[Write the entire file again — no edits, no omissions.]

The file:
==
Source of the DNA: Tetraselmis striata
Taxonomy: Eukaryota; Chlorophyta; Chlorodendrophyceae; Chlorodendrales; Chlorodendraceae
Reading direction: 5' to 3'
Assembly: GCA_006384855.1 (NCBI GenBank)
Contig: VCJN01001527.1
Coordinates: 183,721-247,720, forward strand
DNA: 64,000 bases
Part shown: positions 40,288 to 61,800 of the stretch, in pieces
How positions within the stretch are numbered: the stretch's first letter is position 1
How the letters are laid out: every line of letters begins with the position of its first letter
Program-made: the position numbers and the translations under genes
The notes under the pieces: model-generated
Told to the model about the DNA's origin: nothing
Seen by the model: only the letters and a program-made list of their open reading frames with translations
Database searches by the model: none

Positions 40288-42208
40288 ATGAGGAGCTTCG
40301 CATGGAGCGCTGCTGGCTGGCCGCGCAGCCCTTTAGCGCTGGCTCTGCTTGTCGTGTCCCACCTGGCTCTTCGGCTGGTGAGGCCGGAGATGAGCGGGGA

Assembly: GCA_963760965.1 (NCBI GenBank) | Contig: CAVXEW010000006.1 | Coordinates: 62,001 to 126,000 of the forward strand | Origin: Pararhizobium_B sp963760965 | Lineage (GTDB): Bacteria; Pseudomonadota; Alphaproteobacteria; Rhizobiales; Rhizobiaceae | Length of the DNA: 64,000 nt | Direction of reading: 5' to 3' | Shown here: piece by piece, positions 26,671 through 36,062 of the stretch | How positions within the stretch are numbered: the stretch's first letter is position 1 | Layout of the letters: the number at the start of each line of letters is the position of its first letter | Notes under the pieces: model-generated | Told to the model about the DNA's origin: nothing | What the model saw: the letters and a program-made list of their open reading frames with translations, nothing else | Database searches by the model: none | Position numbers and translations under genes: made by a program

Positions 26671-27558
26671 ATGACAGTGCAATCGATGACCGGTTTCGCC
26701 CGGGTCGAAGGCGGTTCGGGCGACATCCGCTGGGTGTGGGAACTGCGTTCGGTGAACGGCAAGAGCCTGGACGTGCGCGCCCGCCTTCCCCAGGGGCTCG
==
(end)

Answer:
Source of the DNA: Tetraselmis striata
Taxonomy: Eukaryota; Chlorophyta; Chlorodendrophyceae; Chlorodendrales; Chlorodendraceae
Reading direction: 5' to 3'
Assembly: GCA_006384855.1 (NCBI GenBank)
Contig: VCJN01001527.1
Coordinates: 183,721-247,720, forward strand
DNA: 64,000 bases
Part shown: positions 40,288 to 61,800 of the stretch, in pieces
How positions within the stretch are numbered: the stretch's first letter is position 1
How the letters are laid out: every line of letters begins with the position of its first letter
Program-made: the position numbers and the translations under genes
The notes under the pieces: model-generated
Told to the model about the DNA's origin: nothing
Seen by the model: only the letters and a program-made list of their open reading frames with translations
Database searches by the model: none

Positions 40288-42208
40288 ATGAGGAGCTTCG
40301 CATGGAGCGCTGCTGGCTGGCCGCGCAGCCCTTTAGCGCTGGCTCTGCTTGTCGTGTCCCACCTGGCTCTTCGGCTGGTGAGGCCGGAGATGAGCGGGGA

Assembly: GCA_963760965.1 (NCBI GenBank) | Contig: CAVXEW010000006.1 | Coordinates: 62,001 to 126,000 of the forward strand | Origin: Pararhizobium_B sp963760965 | Lineage (GTDB): Bacteria; Pseudomonadota; Alphaproteobacteria; Rhizobiales; Rhizobiaceae | Length of the DNA: 64,000 nt | Direction of reading: 5' to 3' | Shown here: piece by piece, positions 26,671 through 36,062 of the stretch | How positions within the stretch are numbered: the stretch's first letter is position 1 | Layout of the letters: the number at the start of each line of letters is the position of its first letter | Notes under the pieces: model-generated | Told to the model about the DNA's origin: nothing | What the model saw: the letters and a program-made list of their open reading frames with translations, nothing else | Database searches by the model: none | Position numbers and translations under genes: made by a program

Positions 26671-27558
26671 ATGACAGTGCAATCGATGACCGGTTTCGCC
26701 CGGGTCGAAGGCGGTTCGGGCGACATCCGCTGGGTGTGGGAACTGCGTTCGGTGAACGGCAAGAGCCTGGACGTGCGCGCCCGCCTTCCCCAGGGGCTCG